The Saga Of The Swamp Thing #6
DC Comics (October, 1982)EDITOR: Len Wein “Sins On The Water” WRITER: A. Martin Pasko ARTIST: Tom Yeates COLORIST: Tatjana Wood LETTERER: John Constanza “SWAMP THING” CREATORS: Len Wein & Berni Wrightson The Phantom Stranger:”…Till Death Do Us Join…” WRITER: Mike W. Barr ARTIST: Dan Spiegle COLORIST: Adrienne Roy LETTERER: Carrie McCarthy
Before we get into the review, I don’t read a lot of horror comics. I probably picked this up because I was a fan of the TV series on USA Network, which is surprising because people who know me might think I was more into the Fox animated series and I was kind of neutral on it. This probably led me to pick up this comic if I saw it somewhere. So I’m not fully aware of what happened before. Apparently Alec (this is before Alan Moore decided to play games with who or what Swamp Thing is) has some disease or something he’s dying from and he and his friends are trying to find some psychic little girl who may or may not be dangerous. Also, demon possession works into this somehow. I don’t know.
As we join our heroes the girl’s mother wants the girl dead. Alec and his friends, a reporter named Elisabeth Tremayne and a doctor named Dennis Barclay (I’d call Star Trek references but TNG is too far away), are trying to find her but so is a group of bad guys, who kidnap Liz. Swamp Thing uses the girl’s medallion, which turns out to be a psychic booster or something, to find the girl, but the bad guys have a telepath that can link is as soon as Alec uses it. Not that it helps much. Alec and Dennis sneak onto the baddies’ boat, but find it’s a trap for Alec…and the some of the people on the boat are Cyclopes.
What they got right: Using the masquerade to hide the Cyclopes was a good idea. There are some interesting ideas that, if I were a horror fan, I may or may not find interesting, and the story does the best it can to keep new readers up on current events without sabotaging the story.
What they got wrong: Is Alec speaking telepathically? Alec’s dialog (except for one balloon) is in thought bubbles and in one panel it doesn’t look like the others can hear them and in another it appears they do. I’m not really following here.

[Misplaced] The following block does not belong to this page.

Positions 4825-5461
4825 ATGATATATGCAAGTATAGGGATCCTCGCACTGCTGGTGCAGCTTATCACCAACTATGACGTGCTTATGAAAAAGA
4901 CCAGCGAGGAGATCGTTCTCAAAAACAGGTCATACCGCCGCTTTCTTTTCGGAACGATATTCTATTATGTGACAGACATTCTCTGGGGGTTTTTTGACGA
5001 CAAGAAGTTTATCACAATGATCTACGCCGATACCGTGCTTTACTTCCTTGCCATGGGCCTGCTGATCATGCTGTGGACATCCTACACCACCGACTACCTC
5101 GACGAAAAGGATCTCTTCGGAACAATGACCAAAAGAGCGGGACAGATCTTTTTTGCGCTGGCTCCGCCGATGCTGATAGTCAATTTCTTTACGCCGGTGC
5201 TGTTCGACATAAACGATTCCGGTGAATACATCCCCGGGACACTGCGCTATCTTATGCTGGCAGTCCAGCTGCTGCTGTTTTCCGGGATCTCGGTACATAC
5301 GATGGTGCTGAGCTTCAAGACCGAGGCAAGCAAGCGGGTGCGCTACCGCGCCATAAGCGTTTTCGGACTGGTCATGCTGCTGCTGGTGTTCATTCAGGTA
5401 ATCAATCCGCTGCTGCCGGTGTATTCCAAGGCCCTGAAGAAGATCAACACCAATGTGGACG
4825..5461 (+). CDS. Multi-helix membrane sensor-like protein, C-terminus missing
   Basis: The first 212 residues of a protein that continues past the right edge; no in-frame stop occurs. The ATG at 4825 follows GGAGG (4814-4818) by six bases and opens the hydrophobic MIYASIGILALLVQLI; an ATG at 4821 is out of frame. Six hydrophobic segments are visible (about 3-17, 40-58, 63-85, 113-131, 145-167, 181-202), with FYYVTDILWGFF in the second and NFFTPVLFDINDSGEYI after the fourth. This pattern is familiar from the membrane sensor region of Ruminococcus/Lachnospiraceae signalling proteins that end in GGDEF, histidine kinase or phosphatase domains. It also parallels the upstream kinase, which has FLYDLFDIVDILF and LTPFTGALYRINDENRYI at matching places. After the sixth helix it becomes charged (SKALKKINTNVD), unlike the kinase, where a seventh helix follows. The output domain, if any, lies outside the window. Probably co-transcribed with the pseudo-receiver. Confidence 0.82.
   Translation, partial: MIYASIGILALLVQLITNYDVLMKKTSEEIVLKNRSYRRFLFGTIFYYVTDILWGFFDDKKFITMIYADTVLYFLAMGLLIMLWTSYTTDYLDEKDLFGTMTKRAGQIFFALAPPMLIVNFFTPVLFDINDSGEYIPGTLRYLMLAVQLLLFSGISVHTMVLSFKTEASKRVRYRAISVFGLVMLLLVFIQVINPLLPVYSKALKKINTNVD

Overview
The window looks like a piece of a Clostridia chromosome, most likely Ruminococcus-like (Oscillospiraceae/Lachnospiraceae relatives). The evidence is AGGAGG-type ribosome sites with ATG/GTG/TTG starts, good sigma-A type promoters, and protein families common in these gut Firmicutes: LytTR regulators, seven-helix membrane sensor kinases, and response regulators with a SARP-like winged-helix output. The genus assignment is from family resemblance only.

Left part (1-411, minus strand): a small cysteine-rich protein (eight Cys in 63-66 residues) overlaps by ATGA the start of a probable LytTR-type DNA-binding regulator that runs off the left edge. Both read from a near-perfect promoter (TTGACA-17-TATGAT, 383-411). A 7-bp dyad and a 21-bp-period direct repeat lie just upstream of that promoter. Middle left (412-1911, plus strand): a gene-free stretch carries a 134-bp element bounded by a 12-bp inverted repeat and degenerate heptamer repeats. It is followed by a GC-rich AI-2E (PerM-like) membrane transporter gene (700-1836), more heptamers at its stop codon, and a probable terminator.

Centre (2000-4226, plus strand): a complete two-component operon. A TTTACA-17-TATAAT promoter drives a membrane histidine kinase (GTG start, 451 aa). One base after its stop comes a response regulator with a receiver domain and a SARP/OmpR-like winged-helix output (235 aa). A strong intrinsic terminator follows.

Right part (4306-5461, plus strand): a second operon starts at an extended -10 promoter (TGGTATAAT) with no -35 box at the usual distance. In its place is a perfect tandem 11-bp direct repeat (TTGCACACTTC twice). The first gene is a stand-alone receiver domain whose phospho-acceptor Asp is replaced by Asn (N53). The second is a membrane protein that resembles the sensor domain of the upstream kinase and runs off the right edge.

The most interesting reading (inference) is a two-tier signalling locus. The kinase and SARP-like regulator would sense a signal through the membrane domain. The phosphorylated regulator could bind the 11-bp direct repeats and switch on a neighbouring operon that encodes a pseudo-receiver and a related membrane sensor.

In the Phantom Stranger back-up, the Stranger sees a girl die before her time and goes to Death’s apartment building to investigate. (Because of course the afterlife’s door is in a penthouse.) However, it turns out she willingly passed because she and death (this isn’t the Neil Gaiman version) are in love and wed or something. It turns out Death is kind of cold to the people coming in to pass on, but Maggie’s influence may make him nicer to the newly deceased.
It’s tough to rank this a “right” or “wrong” which is why I’m giving it a separate review from the main story, which I seldom do for back-up stories lately. The idea that Death lives in a penthouse (complete with a deck–the establishing shot even has deck chairs and a table) is kind of odd for the DC Universe, so I wonder if this is supposed to be in continuity even though the Stranger, like Swamp Thing, has interacted with the DC proper characters before and since. Or maybe he hasn’t; I admit I don’t really know. I do like the line Death gives the Stranger when he knocks on Death’s door (and yes I know what I wrote). “It is not your time yet–it may never be.”. I don’t know why I like that line, but it does boost the “Stranger’ aspect of the Phantom Stranger.
What I don’t get is that when Maggie goes to the apartment, Death welcomes her like another soul on his or her way to the afterlife. He’s all formal, using her full name. Just when did Maggie meet Death and when did they fall in love? This isn’t explained and if I wasn’t questioning where this story is relative to the DC Universe I probably wouldn’t have cared as much. It’d be an interesting story that I’m overanalyzing and maybe I still am.
Recommendation: I can’t find anything wrong with the story, but I’m also not the right audience for this book, which is the only reason I’m adding it to the discard pile. It looks like a good enough comic, just not for me.